ICMPScan 1.1

ICMPScan scans the specified address, or addresses, for ICMP responses.
ICMPScan scans the specified address, or addresses, for ICMP responses.

Usage:

icmpscan [ -EPTSNMAIRcvbn ] [ -A address ] [ -f filename ] [ -i interface ] [ -r retries ] [ -t timeout ] target [...]

Options:

-i, --interface
Listen on the specified interface. If unspecified, icmpscan will examine the routing table and select the most appropriate interface for each target address.
-c, --promisc
Put in interface into promiscuous mode. As this option increases the load on the system in general, it should only be used if spoofing of source packets address is enabled with the "-A" option.
-A, --address
Specify the source IP address of generated packets.
-t, --timeout
Specify the timeout, in milli-seconds, before retrying.
-r, --retries
Specify the number of attempts to elicit a particular ICMP response.
-f, --file
Read target list from the specified file.
-E, -P, --echo, --ping
Check of ICMP Echo responses.
-T, -S, --timestamp
Check for ICMP Timestamp responses.
-N, -M, --netmask
Check for ICMP Netmask responses.
-I, --info
Check for ICMP Info responses.
-R, --router
Check for ICMP Router Solicitation responses.
-v, --verbose
Increase the output verbosity.
-B, --debug

Target Specification

The simplest case is listing single hostnames or IP addresses on the command line. If you want to scan a subnet of IP addresses, you can append /mask to the hostname or IP address. mask must be between 0 (scan the whole Internet) and 32 (scan the single host specified). Use /24 to scan a class "C" address and /16 for a class "B". There is also a more powerful notation which lets you specify an IP address using lists/ranges for each element. Thus you can scan the whole class "B" network 192.168.*.* by specifying "192.168.*.*" or "192.168.0-255.0-255" or even "192.168.1-50,51-255.1,2,3,4,5-255". And of course you can use the mask notation: "192.168.0.0/16". These are all equivalent. If you use asterisks ("*"), remember that most shells require you to escape them with back slashes or protect them with quotes.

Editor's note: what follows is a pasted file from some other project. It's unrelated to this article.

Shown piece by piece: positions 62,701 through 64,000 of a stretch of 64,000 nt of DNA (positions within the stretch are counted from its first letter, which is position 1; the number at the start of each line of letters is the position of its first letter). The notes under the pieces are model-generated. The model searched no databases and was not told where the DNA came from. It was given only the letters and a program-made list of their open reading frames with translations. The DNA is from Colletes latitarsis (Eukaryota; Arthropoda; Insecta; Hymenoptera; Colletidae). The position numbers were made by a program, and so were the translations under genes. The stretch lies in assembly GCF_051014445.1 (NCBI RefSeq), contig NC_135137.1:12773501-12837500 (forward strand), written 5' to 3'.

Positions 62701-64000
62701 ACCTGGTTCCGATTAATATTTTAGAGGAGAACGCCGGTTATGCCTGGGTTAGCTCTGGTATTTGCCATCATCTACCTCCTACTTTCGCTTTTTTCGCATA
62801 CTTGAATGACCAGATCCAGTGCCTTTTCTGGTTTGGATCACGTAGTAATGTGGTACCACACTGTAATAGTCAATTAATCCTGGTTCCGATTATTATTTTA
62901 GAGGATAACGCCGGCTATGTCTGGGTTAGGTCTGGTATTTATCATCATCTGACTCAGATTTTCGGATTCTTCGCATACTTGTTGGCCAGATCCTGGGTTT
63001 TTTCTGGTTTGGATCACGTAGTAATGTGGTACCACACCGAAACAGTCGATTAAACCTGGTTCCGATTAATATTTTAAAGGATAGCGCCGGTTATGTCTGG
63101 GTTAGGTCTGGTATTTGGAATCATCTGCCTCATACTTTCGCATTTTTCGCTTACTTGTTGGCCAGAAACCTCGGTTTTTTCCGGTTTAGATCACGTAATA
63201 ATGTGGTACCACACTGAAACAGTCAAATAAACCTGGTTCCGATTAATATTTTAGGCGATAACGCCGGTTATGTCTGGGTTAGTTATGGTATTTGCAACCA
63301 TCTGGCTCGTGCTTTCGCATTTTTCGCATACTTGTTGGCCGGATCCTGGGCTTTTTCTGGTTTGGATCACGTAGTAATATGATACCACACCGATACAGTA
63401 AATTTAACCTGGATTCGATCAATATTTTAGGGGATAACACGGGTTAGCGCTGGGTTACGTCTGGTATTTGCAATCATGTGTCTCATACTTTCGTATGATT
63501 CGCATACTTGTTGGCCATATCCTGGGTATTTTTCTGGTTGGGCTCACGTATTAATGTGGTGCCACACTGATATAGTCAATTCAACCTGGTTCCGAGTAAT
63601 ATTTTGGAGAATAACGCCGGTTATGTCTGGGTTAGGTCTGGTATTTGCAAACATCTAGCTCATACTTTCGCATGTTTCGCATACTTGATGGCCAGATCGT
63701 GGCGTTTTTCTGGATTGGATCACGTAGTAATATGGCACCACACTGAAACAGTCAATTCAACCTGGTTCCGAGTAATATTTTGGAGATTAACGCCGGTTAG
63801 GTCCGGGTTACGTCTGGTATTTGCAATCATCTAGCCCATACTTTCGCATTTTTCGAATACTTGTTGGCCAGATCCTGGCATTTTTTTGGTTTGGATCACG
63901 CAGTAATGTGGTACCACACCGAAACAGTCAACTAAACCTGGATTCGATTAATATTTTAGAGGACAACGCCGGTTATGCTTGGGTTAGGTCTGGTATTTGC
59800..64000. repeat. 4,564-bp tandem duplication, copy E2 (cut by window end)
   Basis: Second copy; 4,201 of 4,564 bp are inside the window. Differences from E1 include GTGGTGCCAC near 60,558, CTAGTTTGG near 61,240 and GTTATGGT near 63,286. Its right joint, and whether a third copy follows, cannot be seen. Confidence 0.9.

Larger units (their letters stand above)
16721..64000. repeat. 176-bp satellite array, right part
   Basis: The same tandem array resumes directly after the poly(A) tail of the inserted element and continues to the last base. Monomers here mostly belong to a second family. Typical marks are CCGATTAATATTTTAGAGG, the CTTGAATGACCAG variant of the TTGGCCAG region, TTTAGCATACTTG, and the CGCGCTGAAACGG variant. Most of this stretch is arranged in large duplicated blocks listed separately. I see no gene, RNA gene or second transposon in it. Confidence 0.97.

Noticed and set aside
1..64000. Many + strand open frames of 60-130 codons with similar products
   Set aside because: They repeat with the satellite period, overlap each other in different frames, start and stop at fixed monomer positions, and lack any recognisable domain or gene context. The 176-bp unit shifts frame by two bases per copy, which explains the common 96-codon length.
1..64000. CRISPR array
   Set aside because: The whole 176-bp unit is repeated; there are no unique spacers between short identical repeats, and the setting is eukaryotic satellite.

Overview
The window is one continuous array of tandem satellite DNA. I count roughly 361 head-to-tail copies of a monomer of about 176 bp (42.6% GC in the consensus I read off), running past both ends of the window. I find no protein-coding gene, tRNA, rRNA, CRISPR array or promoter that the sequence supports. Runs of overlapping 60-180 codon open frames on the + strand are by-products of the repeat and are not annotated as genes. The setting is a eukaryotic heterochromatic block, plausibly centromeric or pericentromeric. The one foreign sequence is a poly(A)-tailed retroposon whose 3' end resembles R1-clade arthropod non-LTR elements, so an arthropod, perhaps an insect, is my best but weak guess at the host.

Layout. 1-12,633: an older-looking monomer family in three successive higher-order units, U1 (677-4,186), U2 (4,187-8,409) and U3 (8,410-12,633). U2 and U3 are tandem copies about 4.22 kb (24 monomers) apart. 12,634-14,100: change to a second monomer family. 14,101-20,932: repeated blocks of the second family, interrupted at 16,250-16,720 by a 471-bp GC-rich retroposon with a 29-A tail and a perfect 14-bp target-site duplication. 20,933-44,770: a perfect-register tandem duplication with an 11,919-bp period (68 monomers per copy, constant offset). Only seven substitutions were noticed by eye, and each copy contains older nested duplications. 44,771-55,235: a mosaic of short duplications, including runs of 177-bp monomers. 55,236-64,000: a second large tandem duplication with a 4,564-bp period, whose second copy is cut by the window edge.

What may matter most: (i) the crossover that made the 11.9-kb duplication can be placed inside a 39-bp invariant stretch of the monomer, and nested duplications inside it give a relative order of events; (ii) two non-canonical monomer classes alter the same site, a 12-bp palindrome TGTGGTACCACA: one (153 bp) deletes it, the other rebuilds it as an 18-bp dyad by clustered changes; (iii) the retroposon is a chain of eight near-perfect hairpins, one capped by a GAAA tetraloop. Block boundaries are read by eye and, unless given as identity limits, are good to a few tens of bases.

Examples:

The following example checks the first 16 addresses in the 192.168.1.0/24 netblock for all ICMP responses. The scan speed is increased by lowering the timeout value and setting the number of retries to 1:

> icmpscan -t 500 -r 1 192.168.1.0-16
192.168.1.0: Echo (From 192.168.1.17!)
192.168.1.0: Address Mask [255.255.255.0] (From 192.168.1.17!)
192.168.1.7: Echo
192.168.1.7: Timestamp [0x03ab2db0, 0x02d4c507, 0x02d4c507]
192.168.1.7: Address Mask [255.255.255.0]
192.168.1.8: Echo
192.168.1.8: Address Mask [255.255.255.0]
To display failed probes, increase the output verbosity:

> icmpscan -v 192.168.1.1
192.168.1.1: -- No response to Echo request --
192.168.1.1: -- No response to Timestamp request --
192.168.1.1: -- No response to Netmask request --
192.168.1.1: -- No response to Info request --
192.168.1.1: -- No response to Router Solicitation request --
Individual ICMP types can be checked for by listing their corresponding flags on the command line:

> icmpscan -v --echo --netmask 192.168.1.7
192.168.1.7: Echo
192.168.1.7: Address Mask [255.255.255.0]

Requirements:

libpcap
libdnet (libdumbnet under Debian)

INSTALLATION

./configure
make
make install

last updated on:
August 22nd, 2007, 16:24 GMT
price:
FREE!
developed by:
Dave Armstrong
license type:
GPL (GNU General Public License) 
category:
ROOT \ System \ Networking

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